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15 May 2011

Shaolin (2010)

It's been a struggle to get over this jet-lag. I'm on the verge of forgetting all about the most recent film I watched. Here's a quick review before I do just that. The film in question is: Shaolin.

Now, I've got a bit of a thing for Chinese films.... on two conditions: They've got to be 'epic' and they've got to have a little bit of martial arts. I think it all stems from a misspent youth overdosing on Bruce Lee and the many cheap spin-offs. On the spin-offs: I seem to remember one film in particular that was a favourite. It was called something like 'Nails of Death' and involved this man whose deadly special skill was throwing 6 inch nails. Hi-yah! Oh yes... those were the days.

Chinese martial arts films have come a long way since the 70s but most of the good ones still maintain that little bit of magic. Of course, these days, the magic comes in the form of wire-work and Epic has been taken to a whole new level. Shaolin delivers on both fronts.

Shaolin is a big-budget film set in a time where feuding war lords are killing each other and anyone else who happens to get in their way. Enter into the frame some peace-loving Shaolin monks who manage to... get in their way. Damn!

This is a tale of two China's: The modern upstarts versus the old fogeys. It's guns versus Kung Fu. And as a side story, we also have those damn sneaky Westerners poking around and stiring up trouble. In short, Shaolin has all the ingredients for a cracking tale of paranoia, double-cross, escape, Kung Fu, salvation and redemption. What's not to like about that?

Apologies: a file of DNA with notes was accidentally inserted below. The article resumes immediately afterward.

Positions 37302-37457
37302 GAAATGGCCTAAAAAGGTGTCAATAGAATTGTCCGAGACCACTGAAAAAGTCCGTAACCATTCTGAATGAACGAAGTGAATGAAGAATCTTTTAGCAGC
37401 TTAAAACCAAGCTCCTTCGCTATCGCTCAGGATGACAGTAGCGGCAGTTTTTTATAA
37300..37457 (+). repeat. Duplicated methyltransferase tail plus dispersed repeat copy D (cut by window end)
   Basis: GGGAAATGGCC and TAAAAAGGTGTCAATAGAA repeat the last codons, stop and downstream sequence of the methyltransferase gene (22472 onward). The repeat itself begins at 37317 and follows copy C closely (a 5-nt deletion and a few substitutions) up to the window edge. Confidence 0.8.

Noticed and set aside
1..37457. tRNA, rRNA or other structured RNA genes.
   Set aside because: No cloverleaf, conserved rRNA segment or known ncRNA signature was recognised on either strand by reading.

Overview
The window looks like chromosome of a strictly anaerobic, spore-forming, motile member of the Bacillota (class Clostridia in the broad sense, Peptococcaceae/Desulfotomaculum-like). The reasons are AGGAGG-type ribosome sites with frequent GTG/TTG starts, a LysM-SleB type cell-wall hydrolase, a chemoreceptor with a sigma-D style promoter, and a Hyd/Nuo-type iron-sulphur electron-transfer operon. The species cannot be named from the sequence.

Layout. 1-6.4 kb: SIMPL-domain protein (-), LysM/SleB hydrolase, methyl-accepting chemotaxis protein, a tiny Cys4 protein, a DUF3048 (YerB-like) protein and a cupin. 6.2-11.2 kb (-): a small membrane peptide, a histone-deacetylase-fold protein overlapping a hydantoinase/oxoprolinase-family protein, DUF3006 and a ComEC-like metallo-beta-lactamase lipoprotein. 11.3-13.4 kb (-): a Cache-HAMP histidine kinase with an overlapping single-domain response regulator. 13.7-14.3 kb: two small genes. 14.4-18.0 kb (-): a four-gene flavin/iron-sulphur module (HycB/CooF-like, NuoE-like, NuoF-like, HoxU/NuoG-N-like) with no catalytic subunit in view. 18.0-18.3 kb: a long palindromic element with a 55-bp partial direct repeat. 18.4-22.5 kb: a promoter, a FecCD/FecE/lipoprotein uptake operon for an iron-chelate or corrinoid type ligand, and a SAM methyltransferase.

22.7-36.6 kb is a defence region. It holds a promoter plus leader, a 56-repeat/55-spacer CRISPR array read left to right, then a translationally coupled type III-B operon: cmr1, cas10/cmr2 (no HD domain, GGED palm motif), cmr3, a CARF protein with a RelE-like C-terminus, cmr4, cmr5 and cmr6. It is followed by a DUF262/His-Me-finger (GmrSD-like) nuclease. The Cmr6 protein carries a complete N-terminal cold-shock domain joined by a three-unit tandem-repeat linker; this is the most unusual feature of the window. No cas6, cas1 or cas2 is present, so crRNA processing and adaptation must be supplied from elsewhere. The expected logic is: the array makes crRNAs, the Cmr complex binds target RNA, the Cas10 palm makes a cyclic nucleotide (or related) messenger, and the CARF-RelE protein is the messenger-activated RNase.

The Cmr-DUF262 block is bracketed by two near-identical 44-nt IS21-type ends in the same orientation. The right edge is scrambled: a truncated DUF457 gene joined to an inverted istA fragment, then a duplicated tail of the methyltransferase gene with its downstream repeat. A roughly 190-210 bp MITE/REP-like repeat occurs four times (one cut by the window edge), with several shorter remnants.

I'll admit that I'm not too knowledgeable about Chinese actors. I may recognise the faces, but I couldn't tell you their names. Well all right, I could tell you one... Jackie Chan... but he doesn't count. He has a guest appearance in Shaolin as a comedy cook who doesn't fight... yeah right! Actually, I felt his part was one of the weaker ones. I guess it was a nice break to have a little comedy, but at times I felt it was a little over-played; In certain scenes it was more Jackie Chuckle than Jackie Chan. Generally though, all the actors do a great job. Worthy of special mention is the star: Andy Lau, and Jacky Wu is suitably foppish throughout. And as for Bingbing Fan... well, I just love her name!

I'm sorry, I'm running out of steam...

So, should you watch this film. Damn right! On the Triple-B I'm going to balance on a stump with one leg in the air and give Shaolin 7 short sharp jabs. Now I am the Master! Hi-yah!

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